Battery backup power for NW PA

New to this site and new to back up power requirements. I am in NW PA and we have occasional electrical outages. They last between 1 and 6 hours. I have a gas well which saves us quite a bit but when the power is interrupted I need an alternative source to power the ignition for the furnace and fan to force the warm air into the house. I also need to power the pump for the well and supply some lights as well as ignition for the range and hot water heaters . Not a whole lot of demand but essential in 20 degree weather. My question is what kind of battery power do I need and how does one install a sub panel to take over when the grid fails. I think a small generator would recharge my system. I would look to have two banks for supply to alternate for charging in case its a prolonged outage.
Than you

Comments

  • BB.BB. Super Moderators, Administrators Posts: 29,188 admin
    Re: Battery backup power for NW PA

    David,

    I am moving this to its own thread--It should make it less confusing for everyone if all of your discussions are in one place.

    We really need to now your daily (or 6 hour loads) both in kWH hours (watts*hours) and peak load...

    To give you an idea of a really nice setup... You could use an XW 4548 Hybrid inverter + a minimum size battery bank. Add a genset for longer outages and you are ready to go...

    Not knowing your loads, but working out a minimum sized system:
    • XW 4.5 kW inverter with 120/240 VAC split phase support
    • XW includes a 240 VAC battery charger
    • XW available option automatic generator control
    • 450 - 600 AH battery bank Assume minimum state of charge 20% (usually 50% recommended, but for emergency use--using 80% of the charge a few times a year is not the end of the world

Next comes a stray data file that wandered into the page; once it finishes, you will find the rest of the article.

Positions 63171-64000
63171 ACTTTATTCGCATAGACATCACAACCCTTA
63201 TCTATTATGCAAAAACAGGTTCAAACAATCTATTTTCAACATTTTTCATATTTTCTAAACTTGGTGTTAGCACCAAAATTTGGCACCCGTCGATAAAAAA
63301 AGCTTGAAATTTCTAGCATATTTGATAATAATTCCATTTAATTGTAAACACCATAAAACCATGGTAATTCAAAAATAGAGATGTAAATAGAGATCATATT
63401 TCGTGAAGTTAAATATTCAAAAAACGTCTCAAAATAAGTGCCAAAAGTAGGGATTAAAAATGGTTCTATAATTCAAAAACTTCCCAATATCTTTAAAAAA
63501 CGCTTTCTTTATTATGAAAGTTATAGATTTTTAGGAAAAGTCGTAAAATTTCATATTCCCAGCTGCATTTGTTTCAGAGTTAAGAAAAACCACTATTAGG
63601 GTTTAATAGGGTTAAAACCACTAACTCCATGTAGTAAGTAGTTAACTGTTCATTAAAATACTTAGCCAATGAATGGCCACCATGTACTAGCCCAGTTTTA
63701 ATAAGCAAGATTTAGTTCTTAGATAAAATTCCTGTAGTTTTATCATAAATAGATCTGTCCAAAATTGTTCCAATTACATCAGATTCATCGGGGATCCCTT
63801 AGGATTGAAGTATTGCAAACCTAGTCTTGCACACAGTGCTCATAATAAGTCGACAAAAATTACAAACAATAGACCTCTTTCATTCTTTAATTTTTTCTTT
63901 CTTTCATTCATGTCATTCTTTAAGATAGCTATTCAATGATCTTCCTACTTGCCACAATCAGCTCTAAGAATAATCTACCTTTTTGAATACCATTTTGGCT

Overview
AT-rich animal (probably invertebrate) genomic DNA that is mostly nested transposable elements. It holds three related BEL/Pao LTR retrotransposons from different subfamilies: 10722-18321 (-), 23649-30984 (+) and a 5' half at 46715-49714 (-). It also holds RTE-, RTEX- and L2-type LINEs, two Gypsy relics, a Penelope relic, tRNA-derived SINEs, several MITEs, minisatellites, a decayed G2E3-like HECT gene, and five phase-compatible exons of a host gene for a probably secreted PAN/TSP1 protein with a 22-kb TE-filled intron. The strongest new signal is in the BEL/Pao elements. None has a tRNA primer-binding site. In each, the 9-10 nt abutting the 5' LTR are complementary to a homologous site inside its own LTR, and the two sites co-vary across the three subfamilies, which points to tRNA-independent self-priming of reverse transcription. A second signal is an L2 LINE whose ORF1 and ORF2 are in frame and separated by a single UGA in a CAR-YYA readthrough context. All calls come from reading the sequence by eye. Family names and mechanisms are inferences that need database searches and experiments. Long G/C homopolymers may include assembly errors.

• Battery Bank can be flooded cell or AGM. Flooded cell usually cheaper, more rugged, longer life. AGM is an ideal lead acid battery--very efficient and clean, good life, weakness is overcharging (good charger plus remote battery temperature sensor should address that issu).
    So--assume 600 AH x 48 volt battery bank, assume using 80% of battery capacity, 85% efficient inverter, and a 10 hour backup support time:
    • 600 AH * 48 volts * 0.85 * 1/10 hours * 0.8 battery use = 1,958 watts maximum load for 10 hours
    That sort of sets the upper limit--if you take a minimum system design (using this fairly large inverter/charger with a minimum capacity battery bank, and use the bank aggressively)--You can average 1,900 watts (or a bit less) average load for 10 hours.

    Or a lighter load for a longer period--Say ~950 watts for 20 hours (close enough for our discussion purposes right now).

    Charging wise--you can recharge the bank from the utility power (when it comes back up) in ~10 hours or so. Or, you can use a genset (assume 50% generator loading or higher for best fuel efficiency and 80% charging efficiency):
    • 600 AH * 59 volt charging * 1/0.80 charging eff * 0.05 min charge rate * 1/0.50 generator loading = 4.4 kW minimum genset